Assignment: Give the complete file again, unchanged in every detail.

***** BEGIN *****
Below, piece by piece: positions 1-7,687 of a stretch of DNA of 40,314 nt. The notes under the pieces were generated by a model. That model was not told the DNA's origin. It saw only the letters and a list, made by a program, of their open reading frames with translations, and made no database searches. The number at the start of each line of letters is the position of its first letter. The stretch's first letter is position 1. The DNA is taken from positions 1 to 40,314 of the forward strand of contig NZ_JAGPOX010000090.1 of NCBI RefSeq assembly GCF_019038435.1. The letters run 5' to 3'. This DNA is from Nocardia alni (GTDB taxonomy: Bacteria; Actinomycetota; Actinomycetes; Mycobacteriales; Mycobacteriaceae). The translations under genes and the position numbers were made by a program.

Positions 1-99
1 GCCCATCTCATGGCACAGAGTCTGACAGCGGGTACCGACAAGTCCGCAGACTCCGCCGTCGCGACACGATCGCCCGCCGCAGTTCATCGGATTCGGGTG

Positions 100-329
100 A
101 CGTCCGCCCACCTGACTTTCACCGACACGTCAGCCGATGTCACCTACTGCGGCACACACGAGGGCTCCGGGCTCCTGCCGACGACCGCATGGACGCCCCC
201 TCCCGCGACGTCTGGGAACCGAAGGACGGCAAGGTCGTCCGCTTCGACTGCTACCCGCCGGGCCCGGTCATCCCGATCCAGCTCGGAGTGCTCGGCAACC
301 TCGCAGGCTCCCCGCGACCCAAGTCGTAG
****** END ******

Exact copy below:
Below, piece by piece: positions 1-7,687 of a stretch of DNA of 40,314 nt. The notes under the pieces were generated by a model. That model was not told the DNA's origin. It saw only the letters and a list, made by a program, of their open reading frames with translations, and made no database searches. The number at the start of each line of letters is the position of its first letter. The stretch's first letter is position 1. The DNA is taken from positions 1 to 40,314 of the forward strand of contig NZ_JAGPOX010000090.1 of NCBI RefSeq assembly GCF_019038435.1. The letters run 5' to 3'. This DNA is from Nocardia alni (GTDB taxonomy: Bacteria; Actinomycetota; Actinomycetes; Mycobacteriales; Mycobacteriaceae). The translations under genes and the position numbers were made by a program.

Positions 1-99
1 GCCCATCTCATGGCACAGAGTCTGACAGCGGGTACCGACAAGTCCGCAGACTCCGCCGTCGCGACACGATCGCCCGCCGCAGTTCATCGGATTCGGGTG

Positions 100-329
100 A
101 CGTCCGCCCACCTGACTTTCACCGACACGTCAGCCGATGTCACCTACTGCGGCACACACGAGGGCTCCGGGCTCCTGCCGACGACCGCATGGACGCCCCC
201 TCCCGCGACGTCTGGGAACCGAAGGACGGCAAGGTCGTCCGCTTCGACTGCTACCCGCCGGGCCCGGTCATCCCGATCCAGCTCGGAGTGCTCGGCAACC
301 TCGCAGGCTCCCCGCGACCCAAGTCGTAG